dfp_header_hidden_string

Get our free email newsletter with just one click

Hang

Shane Zaza, Claire Rushbrook and Marianne Jean-Baptiste in Hang at the Royal Court Theatre, London. Photo: Stephen Cumminskey Shane Zaza, Claire Rushbrook and Marianne Jean-Baptiste in Hang at the Royal Court Theatre, London. Photo: Stephen Cumminskey

Debbie Tucker Green’s play is as clean as a just-wiped knife. Barely over an hour long, it’s a spare thing.

A woman enters an office where she must decide the fate of the man who has harmed her in some unspecified but appallingly brutal and violent way. She has that power. She can choose what fate befalls him. She can select the means by which he will die: lethal injection, the gas chamber, the noose.

Part of a continuum of writing for the Royal Court – including Random and Truth and Reconciliation – the play is as much about omission as it is about what is spoken. Every silence carries weight; what goes unsaid is as potent as what is voiced. There is a lot of play with the idea of protocol here, with bureaucracy and euphemism.The first third of the play feels slightly superfluous compared to what comes after, and short as it is it could be shorter. But once it starts to explore its key themes, it becomes incredibly tensile, the kind of play where you find yourself, at the final blackout, holding your breath.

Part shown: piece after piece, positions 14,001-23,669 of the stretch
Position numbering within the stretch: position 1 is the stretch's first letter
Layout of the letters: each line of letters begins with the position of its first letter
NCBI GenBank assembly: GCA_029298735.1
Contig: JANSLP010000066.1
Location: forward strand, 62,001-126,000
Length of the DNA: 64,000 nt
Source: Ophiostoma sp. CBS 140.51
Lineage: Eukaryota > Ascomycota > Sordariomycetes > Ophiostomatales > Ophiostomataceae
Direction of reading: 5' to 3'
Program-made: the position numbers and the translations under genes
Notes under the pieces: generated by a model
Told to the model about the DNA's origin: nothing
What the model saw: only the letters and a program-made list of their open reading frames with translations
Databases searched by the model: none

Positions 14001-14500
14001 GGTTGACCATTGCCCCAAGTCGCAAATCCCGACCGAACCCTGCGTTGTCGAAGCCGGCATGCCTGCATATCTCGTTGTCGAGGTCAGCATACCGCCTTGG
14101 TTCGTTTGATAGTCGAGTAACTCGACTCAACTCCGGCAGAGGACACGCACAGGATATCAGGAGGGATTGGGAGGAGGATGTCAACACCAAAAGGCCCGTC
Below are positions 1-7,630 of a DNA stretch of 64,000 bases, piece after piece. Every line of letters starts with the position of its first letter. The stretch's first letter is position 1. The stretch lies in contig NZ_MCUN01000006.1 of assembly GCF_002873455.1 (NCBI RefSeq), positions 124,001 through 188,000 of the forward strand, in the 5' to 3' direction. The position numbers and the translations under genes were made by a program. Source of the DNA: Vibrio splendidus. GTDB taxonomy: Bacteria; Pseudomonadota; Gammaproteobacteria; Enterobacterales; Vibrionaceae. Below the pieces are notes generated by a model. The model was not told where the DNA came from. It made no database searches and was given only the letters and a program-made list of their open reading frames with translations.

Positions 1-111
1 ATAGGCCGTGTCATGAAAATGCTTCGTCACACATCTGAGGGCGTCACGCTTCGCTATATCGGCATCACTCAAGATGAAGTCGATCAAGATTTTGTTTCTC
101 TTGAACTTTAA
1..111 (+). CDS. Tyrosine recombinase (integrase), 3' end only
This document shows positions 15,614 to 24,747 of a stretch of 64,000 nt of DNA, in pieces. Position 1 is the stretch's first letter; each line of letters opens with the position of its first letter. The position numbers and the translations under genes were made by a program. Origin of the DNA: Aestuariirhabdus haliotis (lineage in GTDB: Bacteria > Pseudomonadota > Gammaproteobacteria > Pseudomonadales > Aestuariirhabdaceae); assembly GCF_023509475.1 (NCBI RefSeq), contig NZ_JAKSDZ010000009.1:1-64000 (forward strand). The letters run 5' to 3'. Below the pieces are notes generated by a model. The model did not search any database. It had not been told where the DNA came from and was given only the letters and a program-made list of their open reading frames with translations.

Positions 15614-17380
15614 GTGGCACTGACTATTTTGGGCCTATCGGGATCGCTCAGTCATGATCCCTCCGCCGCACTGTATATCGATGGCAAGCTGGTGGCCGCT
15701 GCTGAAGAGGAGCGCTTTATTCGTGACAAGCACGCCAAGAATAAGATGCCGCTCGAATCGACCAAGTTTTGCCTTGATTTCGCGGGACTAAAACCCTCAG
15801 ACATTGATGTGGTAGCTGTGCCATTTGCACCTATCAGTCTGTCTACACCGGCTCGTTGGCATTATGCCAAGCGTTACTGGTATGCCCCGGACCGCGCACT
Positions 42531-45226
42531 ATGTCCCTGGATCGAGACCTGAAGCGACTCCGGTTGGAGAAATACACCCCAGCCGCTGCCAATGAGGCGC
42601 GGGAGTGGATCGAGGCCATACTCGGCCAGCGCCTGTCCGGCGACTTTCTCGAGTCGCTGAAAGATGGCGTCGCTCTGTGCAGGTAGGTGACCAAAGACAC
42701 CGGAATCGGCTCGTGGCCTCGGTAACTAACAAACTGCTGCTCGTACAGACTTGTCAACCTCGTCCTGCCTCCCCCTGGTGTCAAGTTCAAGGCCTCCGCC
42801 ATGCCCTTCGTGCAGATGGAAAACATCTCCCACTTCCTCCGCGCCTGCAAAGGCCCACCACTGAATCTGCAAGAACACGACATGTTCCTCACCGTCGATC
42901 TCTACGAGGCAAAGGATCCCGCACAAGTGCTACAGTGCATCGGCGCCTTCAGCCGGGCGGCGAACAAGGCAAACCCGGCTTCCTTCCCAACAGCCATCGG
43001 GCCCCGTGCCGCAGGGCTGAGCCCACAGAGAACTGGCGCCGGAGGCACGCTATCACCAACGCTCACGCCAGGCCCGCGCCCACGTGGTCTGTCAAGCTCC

Claire Rushbrook and Shane Zaza grasp the hitches and rhythms of the text, as a pair of white-shirted officials, neither without compassion, but Marianne Jean-Baptiste is nothing less than astonishing in her unswervingness, in her damage, in the way she radiates. Though often silent, she creates a wall around her, of pain, and a palpable readiness to do what she feels must be done.

We need your help…

When you subscribe to The Stage, you’re investing in our journalism. And our journalism is invested in supporting theatre and the performing arts.

The Stage is a family business, operated by the same family since we were founded in 1880. We do not receive government funding. We are not owned by a large corporation. Our editorial is not dictated by ticket sales.

We are fully independent, but this means we rely on revenue from readers to survive.

Help us continue to report on great work across the UK, champion new talent and keep up our investigative journalism that holds the powerful to account. Your subscription helps ensure our journalism can continue.

Subscribers to The Stage get 10% off The Stage Tickets’ price
Verdict
A taut, tense and measured piece about the nature of justice and revenge
^